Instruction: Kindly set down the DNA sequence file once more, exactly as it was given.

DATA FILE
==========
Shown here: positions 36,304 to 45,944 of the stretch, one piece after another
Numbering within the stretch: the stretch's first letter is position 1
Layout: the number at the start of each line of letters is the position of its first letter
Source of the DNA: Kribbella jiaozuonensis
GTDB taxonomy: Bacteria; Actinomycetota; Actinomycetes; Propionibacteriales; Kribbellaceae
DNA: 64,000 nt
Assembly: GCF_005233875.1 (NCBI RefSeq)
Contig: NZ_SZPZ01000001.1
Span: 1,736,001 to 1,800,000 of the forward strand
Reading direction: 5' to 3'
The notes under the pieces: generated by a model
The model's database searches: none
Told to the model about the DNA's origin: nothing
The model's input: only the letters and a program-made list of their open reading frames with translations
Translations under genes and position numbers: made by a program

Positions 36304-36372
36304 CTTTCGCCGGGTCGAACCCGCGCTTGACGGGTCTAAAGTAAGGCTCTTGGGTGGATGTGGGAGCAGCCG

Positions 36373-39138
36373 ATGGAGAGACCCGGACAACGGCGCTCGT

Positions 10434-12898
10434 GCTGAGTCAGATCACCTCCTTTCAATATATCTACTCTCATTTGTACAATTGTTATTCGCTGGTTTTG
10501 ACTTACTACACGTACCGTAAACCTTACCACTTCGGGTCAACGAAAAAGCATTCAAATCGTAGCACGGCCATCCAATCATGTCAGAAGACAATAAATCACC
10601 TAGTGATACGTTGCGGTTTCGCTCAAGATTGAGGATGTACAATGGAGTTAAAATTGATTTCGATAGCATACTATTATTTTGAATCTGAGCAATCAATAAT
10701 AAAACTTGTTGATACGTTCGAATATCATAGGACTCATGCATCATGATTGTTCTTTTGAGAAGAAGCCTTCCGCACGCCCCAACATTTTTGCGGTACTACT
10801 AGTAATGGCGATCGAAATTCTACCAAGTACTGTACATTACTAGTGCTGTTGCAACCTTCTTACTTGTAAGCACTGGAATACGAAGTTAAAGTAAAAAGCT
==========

Shown here: positions 36,304 to 45,944 of the stretch, one piece after another
Numbering within the stretch: the stretch's first letter is position 1
Layout: the number at the start of each line of letters is the position of its first letter
Source of the DNA: Kribbella jiaozuonensis
GTDB taxonomy: Bacteria; Actinomycetota; Actinomycetes; Propionibacteriales; Kribbellaceae
DNA: 64,000 nt
Assembly: GCF_005233875.1 (NCBI RefSeq)
Contig: NZ_SZPZ01000001.1
Span: 1,736,001 to 1,800,000 of the forward strand
Reading direction: 5' to 3'
The notes under the pieces: generated by a model
The model's database searches: none
Told to the model about the DNA's origin: nothing
The model's input: only the letters and a program-made list of their open reading frames with translations
Translations under genes and position numbers: made by a program

Positions 36304-36372
36304 CTTTCGCCGGGTCGAACCCGCGCTTGACGGGTCTAAAGTAAGGCTCTTGGGTGGATGTGGGAGCAGCCG

Positions 36373-39138
36373 ATGGAGAGACCCGGACAACGGCGCTCGT

Positions 10434-12898
10434 GCTGAGTCAGATCACCTCCTTTCAATATATCTACTCTCATTTGTACAATTGTTATTCGCTGGTTTTG
10501 ACTTACTACACGTACCGTAAACCTTACCACTTCGGGTCAACGAAAAAGCATTCAAATCGTAGCACGGCCATCCAATCATGTCAGAAGACAATAAATCACC
10601 TAGTGATACGTTGCGGTTTCGCTCAAGATTGAGGATGTACAATGGAGTTAAAATTGATTTCGATAGCATACTATTATTTTGAATCTGAGCAATCAATAAT
10701 AAAACTTGTTGATACGTTCGAATATCATAGGACTCATGCATCATGATTGTTCTTTTGAGAAGAAGCCTTCCGCACGCCCCAACATTTTTGCGGTACTACT
10801 AGTAATGGCGATCGAAATTCTACCAAGTACTGTACATTACTAGTGCTGTTGCAACCTTCTTACTTGTAAGCACTGGAATACGAAGTTAAAGTAAAAAGCT